And when all the people heard him, even the tax collectors justified God, having been baptized with the baptism of John. But the Pharisees and lawyers rejected the will of God for themselves, not having been baptized by him. And the Lord said, "To what then shall I liken the men of this generation, and what are they like? They are like children sitting in the marketplace and calling to one another, saying: "We played the flute for you, and you did not dance; we mourned to you, and you did not weep." For John the Baptist came neither eating bread nor drinking wine, and you say, "He has a demon." The Son of Man has come eating and drinking, and you say, "Look, a glutton and a winebibber, a friend of tax collectors and sinners!" But wisdom is justified by all her children."note

Jesus' remark "that the blind see, the lame walk, the lepers are cleansed, the deaf hear, the dead are raised, the poor have the gospel preached to them" are an almost verbatim quote from a text that was used by the sect that lived at Qumran and is known as 4Q521.

Machaerus, where John was kept prisoner

According to Flavius Josephus, John was executed in fort Machaerus because he had criticized the remarriage of Herod Antipas (more). In fact, it was not too strange to marry the wife of one's brother. There was, to the best of our knowledge, only one group that objected to this custom: the sect at Qumran. This again suggests that John's ideas were close to those of that group.

Mark has a slightly different story about John's execution.

Herod heard of Jesus, for his name was spread abroad. And he said, "John the Baptist has risen from the dead, and therefore these mighty works show forth themselves in him."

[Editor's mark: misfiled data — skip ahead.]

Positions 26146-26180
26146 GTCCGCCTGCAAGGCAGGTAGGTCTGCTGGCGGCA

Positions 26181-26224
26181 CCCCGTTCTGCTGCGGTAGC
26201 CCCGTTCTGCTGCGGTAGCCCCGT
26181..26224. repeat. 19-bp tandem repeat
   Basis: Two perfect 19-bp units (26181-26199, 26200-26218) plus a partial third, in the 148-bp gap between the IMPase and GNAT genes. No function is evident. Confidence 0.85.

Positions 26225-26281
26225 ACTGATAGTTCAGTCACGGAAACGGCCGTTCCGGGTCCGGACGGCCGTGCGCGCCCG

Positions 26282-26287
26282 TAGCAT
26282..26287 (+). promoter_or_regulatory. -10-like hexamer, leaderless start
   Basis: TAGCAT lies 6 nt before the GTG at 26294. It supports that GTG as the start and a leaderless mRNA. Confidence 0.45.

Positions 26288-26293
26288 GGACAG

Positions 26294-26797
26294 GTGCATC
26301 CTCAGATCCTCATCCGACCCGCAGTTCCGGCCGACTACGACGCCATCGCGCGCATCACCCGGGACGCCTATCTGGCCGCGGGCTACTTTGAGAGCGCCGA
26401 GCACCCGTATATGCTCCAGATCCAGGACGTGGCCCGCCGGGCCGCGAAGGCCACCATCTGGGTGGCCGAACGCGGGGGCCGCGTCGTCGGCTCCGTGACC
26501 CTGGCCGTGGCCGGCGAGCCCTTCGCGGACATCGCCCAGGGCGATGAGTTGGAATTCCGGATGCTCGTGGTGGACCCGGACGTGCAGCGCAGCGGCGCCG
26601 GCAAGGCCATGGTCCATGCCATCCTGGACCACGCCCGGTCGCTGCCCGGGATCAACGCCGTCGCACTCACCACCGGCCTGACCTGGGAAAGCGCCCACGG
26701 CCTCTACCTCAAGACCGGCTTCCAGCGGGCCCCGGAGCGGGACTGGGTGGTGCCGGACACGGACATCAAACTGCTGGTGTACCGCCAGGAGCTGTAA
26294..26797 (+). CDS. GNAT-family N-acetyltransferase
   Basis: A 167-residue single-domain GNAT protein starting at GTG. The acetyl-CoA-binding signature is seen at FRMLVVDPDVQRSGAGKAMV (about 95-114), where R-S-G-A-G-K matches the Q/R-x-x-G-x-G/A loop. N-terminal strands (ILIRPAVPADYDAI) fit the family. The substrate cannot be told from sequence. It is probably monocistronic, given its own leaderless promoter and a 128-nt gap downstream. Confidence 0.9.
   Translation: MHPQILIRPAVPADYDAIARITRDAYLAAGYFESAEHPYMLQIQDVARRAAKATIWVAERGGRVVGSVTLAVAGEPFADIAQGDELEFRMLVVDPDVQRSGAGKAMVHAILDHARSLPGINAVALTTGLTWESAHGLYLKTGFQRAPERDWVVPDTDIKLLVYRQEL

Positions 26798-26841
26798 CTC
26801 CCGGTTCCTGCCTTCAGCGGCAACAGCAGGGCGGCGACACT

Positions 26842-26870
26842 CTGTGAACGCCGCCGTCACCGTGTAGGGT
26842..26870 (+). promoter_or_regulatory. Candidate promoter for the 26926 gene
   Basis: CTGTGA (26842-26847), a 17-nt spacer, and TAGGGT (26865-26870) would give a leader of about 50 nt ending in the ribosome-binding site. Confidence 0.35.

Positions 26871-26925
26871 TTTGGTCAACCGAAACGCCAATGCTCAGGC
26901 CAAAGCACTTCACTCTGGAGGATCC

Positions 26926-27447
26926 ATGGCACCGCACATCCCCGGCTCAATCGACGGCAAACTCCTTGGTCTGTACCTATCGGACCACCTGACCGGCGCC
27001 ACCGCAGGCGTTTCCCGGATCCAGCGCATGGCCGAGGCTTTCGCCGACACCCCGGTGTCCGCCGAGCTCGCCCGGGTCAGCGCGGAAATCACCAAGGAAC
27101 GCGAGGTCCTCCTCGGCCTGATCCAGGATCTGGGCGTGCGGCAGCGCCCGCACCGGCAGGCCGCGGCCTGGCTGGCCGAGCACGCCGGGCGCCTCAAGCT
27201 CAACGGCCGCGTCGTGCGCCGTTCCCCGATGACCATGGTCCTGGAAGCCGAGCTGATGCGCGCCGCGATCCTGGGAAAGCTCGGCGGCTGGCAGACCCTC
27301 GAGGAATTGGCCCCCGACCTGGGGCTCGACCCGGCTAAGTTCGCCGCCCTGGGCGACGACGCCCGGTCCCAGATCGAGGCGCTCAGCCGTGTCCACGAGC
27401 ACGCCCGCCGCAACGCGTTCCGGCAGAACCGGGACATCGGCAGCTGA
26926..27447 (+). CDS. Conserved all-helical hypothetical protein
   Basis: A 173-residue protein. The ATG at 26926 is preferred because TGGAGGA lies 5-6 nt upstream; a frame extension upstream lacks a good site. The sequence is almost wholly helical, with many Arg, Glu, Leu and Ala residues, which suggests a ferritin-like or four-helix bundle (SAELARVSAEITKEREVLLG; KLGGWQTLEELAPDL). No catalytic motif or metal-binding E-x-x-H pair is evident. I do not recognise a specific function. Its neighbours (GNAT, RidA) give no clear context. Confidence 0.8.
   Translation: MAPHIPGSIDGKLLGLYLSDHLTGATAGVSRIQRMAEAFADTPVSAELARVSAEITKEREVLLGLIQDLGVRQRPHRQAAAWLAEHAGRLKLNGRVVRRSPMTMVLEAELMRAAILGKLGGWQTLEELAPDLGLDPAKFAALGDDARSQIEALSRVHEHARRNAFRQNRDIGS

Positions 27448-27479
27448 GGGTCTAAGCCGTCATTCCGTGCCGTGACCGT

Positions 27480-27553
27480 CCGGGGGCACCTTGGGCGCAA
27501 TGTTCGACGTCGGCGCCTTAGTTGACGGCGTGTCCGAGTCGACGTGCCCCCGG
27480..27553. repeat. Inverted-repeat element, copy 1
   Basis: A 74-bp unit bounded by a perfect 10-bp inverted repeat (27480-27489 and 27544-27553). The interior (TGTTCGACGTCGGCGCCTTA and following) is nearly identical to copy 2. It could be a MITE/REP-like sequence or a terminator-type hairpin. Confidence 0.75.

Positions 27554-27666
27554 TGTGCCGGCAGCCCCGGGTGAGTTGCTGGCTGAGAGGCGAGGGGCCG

Others said, "It is Elijah," and others said, "It is a prophet, or like one of the prophets."
But when Herod heard of it, he said, "It is John, whom I beheaded; he has risen from the dead." For Herod himself had sent forth and laid hold upon John, and had bound him in prison for the sake of Herodias, his brother Philip's wife; for he had married her. For John had said unto Herod, "It is not lawful for thee to have thy brother's wife."
Therefore Herodias had an inward grudge against him and would have killed him, but she could not; for Herod feared John, knowing that he was a just man and holy, and kept him safe. And when he heard him, he did many things, and heard him gladly.
And when a convenient day had come, when Herod on his birthday gave a supper for his lords, high officers, and chief officials of Galilee, and when the daughter of the said Herodias came in and danced, and pleased Herod and those who sat with him, the king said unto the damsel, "Ask of me whatsoever thou wilt, and I will give it to thee."
And he swore unto her, "Whatsoever thou shalt ask of me, I will give it to thee, unto the half of my kingdom."
And she went forth and said unto her mother, "What shall I ask?"
And Herodias said, "The head of John the Baptist."
And she came back straightway with haste unto the king and asked, saying, "I will that thou give me at once on a charger the head of John the Baptist."
And the king was exceedingly sorry, yet for his oath's sake and for their sakes who sat with him, he would not reject her. And immediately the king sent a speculator and commanded John's head to be brought. And he went and beheaded him in prison, and brought his head on a charger and gave it to the damsel; and the damsel gave it to her mother. And when John's disciples heard of it, they came and took up his corpse and laid it in a tomb.note

A speculator, it may be noted, was not a Jewish soldier. Mark uses a Latin expression that refers to a Roman soldier. This suggests that the Jewish courtiers of Herod Antipas were afraid of killing a man who was, they must have believed, on a mission from God.